Hawaii Wildlife Information:
Hawaii State bird: Hawaiian goose
State mammal: Hawaiian monk seal
State fish: Humuhumunukunukuāpuaʻa
State insect: Kamehameha butterfly
Hawaii isn’t just a tourist trap. The white, sandy beaches and clear tropical waterfalls are a good representation of the entire island chain. The Hawaiian Islands really are the backdrop to a modern-day paradise. The landscape is rocky yet fertile, the result of thousands of years of volcanic activity. Because the state was never attached to the mainland, simply created by erupting volcanoes, the animals on the islands came by land or by water—there was no other way. As expected, this means the variety of island animals is minimal, and much of the “wild” population was at one time domestic. Hawaii is one of the only places where rabies has not yet wreaked havoc. The islands have been free of the deadly virus and maintain extensive protocols and quarantine phases for any animals brought over from the mainland. Because Hawaii is so unique compared to the rest of the United States, the taking of flora or fauna to and from the region is strictly prohibited.
There are no large carnivores on the islands. In the water, it’s a different story, but terrestrial animals do not have the size or the bulk of animals in the other states. Currently, Hawaii’s carnivores consist of wild dogs, wild cats, monk seals, elephant seals, and the mongoose. The mongoose, which is an extremely intelligent creature, is one of the only animals willing to take on a venomous snake in direct battle. Because of this ability and immunity to venom, many people in snake-endemic areas kept the mongoose as a house pet. The species is now outlawed in the rest of the country due to its invasive nature and ability to wipe out entire populations of serpents.
Grazing animals on the Hawaiian Islands are larger than the predators, and consist mostly of animals that were at one time domestic. The island has herds of wild cows, wild sheep, wild donkeys, and wild boars. It also has axis deer and mule deer.
Pest animals in Hawaii tend to be of the rodent persuasion. Rats are the number one nuisance animal on the islands, and they continue to be brought over on boats, even during the modern age. If a homeowner is lucky enough to avoid rats, there are still house mice in the region, a less-obvious but equally destructive home invader.
Hawaii Wildlife Removal News:
Activists Support Squirrel catches animals in Hawaii. Animal activities speak at Tuesday's Board of Supervisors meeting. Several extermination companies spoke up against Hawaii’s squirrel management program at Tuesday’s Board of Supervisors meeting. The program allows problem animal removing in county parks as one method to alleviate the squirrel number of pest critters. “[We] still love our suburban neighborhoods attics, but we have gone from laughing with delight at the creatures and rat baits, to treading carefully," declared one Hawaii resident, Elissa. "Officials from manage squirrel removing program have assured me that we have nothing to fear...but I'm not so sure.... Accidents do happen." The program began in 2009 because county officials argue that squirrel cause environmental degradation, become road hazards and may transfer diseases to humans. According to Hawaii wildlife biologist Vicky, about 70 to 100 squirrel per square mile live in Hawaii, which exceeds the area’s biological carrying capacity of 15 to 20 squirrel per square mile.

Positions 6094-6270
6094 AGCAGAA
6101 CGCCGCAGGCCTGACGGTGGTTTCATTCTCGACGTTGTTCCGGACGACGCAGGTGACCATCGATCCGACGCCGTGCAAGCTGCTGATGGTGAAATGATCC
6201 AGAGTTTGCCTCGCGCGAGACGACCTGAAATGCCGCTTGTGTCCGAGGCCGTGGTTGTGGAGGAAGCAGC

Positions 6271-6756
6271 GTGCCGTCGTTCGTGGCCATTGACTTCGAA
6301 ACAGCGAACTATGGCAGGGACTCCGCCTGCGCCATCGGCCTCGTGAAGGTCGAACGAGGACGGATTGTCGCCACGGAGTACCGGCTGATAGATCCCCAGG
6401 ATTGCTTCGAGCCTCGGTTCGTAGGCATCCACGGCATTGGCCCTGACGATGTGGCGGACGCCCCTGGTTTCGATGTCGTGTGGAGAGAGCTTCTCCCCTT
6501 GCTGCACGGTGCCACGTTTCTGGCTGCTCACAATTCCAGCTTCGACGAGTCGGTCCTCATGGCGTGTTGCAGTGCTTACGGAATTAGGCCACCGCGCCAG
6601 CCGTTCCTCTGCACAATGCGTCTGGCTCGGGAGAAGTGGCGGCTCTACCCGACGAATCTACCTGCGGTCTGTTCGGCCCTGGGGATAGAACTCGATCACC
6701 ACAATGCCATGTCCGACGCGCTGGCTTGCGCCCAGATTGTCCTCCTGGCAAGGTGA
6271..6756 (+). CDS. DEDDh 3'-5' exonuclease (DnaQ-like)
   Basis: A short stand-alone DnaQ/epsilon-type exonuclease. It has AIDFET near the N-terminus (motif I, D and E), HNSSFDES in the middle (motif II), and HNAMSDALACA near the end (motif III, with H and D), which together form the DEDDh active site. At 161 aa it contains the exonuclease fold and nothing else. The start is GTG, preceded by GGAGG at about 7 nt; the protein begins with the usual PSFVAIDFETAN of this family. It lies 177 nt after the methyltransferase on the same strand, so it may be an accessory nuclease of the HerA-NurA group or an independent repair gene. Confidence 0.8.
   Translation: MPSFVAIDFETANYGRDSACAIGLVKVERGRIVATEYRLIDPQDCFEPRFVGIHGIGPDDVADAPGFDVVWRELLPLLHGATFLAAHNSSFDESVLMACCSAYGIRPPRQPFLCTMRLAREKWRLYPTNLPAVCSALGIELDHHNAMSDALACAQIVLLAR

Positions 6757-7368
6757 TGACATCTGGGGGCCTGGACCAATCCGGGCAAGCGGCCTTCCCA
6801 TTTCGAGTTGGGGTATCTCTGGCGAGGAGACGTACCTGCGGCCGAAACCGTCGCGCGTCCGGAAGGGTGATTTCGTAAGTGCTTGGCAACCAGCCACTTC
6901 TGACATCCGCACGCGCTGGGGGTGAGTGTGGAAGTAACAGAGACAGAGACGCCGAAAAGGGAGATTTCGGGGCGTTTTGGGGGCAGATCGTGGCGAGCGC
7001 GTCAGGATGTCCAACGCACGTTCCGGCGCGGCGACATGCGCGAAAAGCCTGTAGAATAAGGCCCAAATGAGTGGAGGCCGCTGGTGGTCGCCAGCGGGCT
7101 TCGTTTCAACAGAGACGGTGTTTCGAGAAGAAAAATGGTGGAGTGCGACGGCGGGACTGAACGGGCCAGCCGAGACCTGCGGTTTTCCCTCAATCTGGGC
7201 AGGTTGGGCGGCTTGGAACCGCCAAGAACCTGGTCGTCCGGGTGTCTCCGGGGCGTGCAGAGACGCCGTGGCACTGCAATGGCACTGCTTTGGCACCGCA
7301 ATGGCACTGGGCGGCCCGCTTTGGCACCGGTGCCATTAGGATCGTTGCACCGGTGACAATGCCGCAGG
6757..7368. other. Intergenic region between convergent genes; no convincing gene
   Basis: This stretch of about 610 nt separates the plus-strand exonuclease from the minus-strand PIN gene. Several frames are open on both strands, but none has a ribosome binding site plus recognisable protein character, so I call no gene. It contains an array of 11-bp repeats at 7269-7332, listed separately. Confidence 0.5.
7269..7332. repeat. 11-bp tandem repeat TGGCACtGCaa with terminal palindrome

Many of the environmental experts disputed the county’s statistic on the squirrel number of pest critters. One spoke out in favor of the program, though Hawaii Board of Supervisors Chair Sharon noted that additional residents wanted to speak but could not since the board is limited in how many environmental experts they have per session. “I have used the trails by two of the parks more then anyone else. I speak in favor of this program,” declared Craig The wildlife removal expert, who lives in Vienna. The wildlife removal expert went on to give several reasons for his support, including that “the extermination program gives other animals the right to survive in our county.” some sort of non-scientific poll Wednesday brought in some sort of total of more than 200 votes with 194 indicating that they support the squirrel management program.
The county will not be taking any action on the program in the near future, however, that does not mean that officials are not exploring other options. "I would ask our staff to always be in search of controlling the number of pest critters in ways that are as humane as possible," the wildlife removal woman declared. From the perspective of Hawaii wildlife officials, the two-week squirrel snare pole time to remove unwanted wildlife that began November 28 provides the biggest bang for the dangerous animal when compared to the extermination and blackpowder time to remove unwanted critters. Snare pole wildlife operators annually take the highest number of squirrel, thereby providing the most effective means of keeping the state's squirrel herd in check. On Hawaii, it appears that the snare pole time to remove unwanted wildlife is having the desired effect based on some sort of sampling of first week results.